Letters are for looking back.
Just as with a journal, letters allow us to remember both the joy and the pain.
Pictures are a different kind of remembering, mostly the happy kind. How often do we take pictures of skinned knees, allergic reactions, temper tantrums, bad mood mommies, rejection letters, burned waffles, spilled milk, stinky diapers, house contracts that fall through, or funeral processions?
The pictures make us happy and nostalgic, but the letters remind us that, "Life is like pizza. Even when it's bad, it's good."
Last year, on July 9th, I wrote a letter to my mom and sent her a few pictures (the best of both worlds!).
I would have completely forgotten the trial I faced that day had I not been documenting my letters all year long last year and reading back through some of them now. And even if I did remember the hardship, it would be a vague recollection, pegged only as happening "sometime last summer."
I get to celebrate through remembering because I get to be thankful that what happened then isn't happening now. Letters read later act as a call to celebration, a tribute to overcoming a trial.
This is a picture of the pictures I sent in my mom's letter last year.
Day 123: July 9, 2015
This time 36 years ago, you were a very pregnant lady. Did you want me to be born on a particular day? Were you nervous about having your first baby? I can't believe I am almost 36. It seems like a lot of years to have lived, yet I hope I have at least 50 more. I also hope I grow older as gracefully and as full of peace with myself as you have. You are a great example for me, Mama, and I'm so glad to have you in my life. I printed these pictures for you the other day, but instead of giving them to you when you were here, I wanted to put them in a card to you.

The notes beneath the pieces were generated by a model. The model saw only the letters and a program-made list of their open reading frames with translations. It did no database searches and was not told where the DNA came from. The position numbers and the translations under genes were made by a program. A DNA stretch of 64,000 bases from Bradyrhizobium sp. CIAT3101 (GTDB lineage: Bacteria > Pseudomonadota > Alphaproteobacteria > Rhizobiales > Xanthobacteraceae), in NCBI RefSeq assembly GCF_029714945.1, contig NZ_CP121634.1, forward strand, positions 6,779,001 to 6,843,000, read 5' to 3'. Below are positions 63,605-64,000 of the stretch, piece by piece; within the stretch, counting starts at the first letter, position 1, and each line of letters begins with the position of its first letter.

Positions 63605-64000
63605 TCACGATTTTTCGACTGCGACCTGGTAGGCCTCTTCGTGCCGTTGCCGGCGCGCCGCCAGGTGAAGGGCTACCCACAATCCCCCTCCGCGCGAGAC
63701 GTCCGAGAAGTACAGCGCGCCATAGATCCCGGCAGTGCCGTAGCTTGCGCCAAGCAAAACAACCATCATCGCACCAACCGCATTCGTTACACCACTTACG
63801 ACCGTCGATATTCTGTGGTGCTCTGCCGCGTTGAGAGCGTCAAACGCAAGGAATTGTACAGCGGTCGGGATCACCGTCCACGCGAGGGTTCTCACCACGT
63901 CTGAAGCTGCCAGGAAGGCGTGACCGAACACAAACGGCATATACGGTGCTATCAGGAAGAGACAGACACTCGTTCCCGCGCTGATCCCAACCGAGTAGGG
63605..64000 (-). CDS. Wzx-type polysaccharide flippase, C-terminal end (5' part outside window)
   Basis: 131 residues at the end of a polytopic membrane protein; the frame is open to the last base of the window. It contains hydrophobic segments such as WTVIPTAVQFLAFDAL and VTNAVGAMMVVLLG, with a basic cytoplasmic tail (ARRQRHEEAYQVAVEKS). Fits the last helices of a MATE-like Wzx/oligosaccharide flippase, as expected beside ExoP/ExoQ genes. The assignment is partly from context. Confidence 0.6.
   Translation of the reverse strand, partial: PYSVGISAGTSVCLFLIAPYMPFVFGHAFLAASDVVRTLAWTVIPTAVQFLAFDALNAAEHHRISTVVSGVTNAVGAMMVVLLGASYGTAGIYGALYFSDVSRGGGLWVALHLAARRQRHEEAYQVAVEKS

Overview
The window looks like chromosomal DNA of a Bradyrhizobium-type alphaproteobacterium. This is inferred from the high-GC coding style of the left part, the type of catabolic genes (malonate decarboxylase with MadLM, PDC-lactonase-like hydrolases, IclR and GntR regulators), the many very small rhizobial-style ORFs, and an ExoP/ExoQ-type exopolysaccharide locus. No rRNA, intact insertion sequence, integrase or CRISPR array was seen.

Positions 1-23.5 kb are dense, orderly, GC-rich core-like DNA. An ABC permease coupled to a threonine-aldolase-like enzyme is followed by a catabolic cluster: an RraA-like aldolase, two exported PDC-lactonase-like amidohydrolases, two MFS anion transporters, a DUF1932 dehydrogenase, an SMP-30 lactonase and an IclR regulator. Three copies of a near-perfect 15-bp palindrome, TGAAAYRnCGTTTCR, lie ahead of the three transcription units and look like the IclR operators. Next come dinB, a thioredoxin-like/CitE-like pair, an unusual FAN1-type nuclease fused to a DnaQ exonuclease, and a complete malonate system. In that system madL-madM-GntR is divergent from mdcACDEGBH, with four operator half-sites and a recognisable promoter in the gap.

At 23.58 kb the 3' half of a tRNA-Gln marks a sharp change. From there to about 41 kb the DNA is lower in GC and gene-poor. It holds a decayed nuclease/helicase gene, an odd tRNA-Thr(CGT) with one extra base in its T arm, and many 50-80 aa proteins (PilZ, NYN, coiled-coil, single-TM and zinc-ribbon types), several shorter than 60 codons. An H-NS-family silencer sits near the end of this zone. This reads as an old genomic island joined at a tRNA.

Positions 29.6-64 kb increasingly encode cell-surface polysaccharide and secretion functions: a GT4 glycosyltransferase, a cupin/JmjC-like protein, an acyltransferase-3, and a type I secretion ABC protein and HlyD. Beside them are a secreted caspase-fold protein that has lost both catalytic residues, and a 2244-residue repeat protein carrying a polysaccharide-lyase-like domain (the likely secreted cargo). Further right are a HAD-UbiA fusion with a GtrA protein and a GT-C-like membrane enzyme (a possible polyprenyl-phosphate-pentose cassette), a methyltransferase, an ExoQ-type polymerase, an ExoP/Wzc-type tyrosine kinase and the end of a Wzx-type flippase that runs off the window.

Today is Day 123 of my letter-writing project, so I'm officially more than a third done now. I'm still enjoying it very much.
Last night after dinner, our kitchen sink suddenly got clogged. It had not been draining slowly or acting up at all, and then all of a sudden, it wouldn't drain at all. TJ spent over 2 hours last night trying to figure out the problem - taking apart the pipes, pouring down Drano, fiddling around in the utility closet where he thought the pipes led - all to no avail. So it was all very stressful because we were having people come over for dinner and I didn't see how I could cook today. I was really worked up about it this morning, not sure if we should cancel or order pizza. I finally decided to start dinner prep over in the garage apartment (with the boys helping me carry things back and forth). The guy came to fix the sink around 12:30, and using his tools, he cleared the pipes, no problem. So now we are back in business!....although I feel like I need a whole day to mentally recover from the stress of the situation. It felt like a giant. I'm glad it happened before TJ was out of town or we have all our houseguests. That would've been even worse. Writing about it now is good for debriefing!
Let's talk soon.
So that was then, and this is now. It's a beautiful Saturday at the lake and our drains are working just fine. No one is coming for dinner, and in eight days, I'll turn 37. I still hope I have at least 50 years to live. And I still want to grow old like my mom.
(I feel like I should attribute the "Life is like pizza" quote to someone because I didn't make it up, but I have no idea where I heard it.)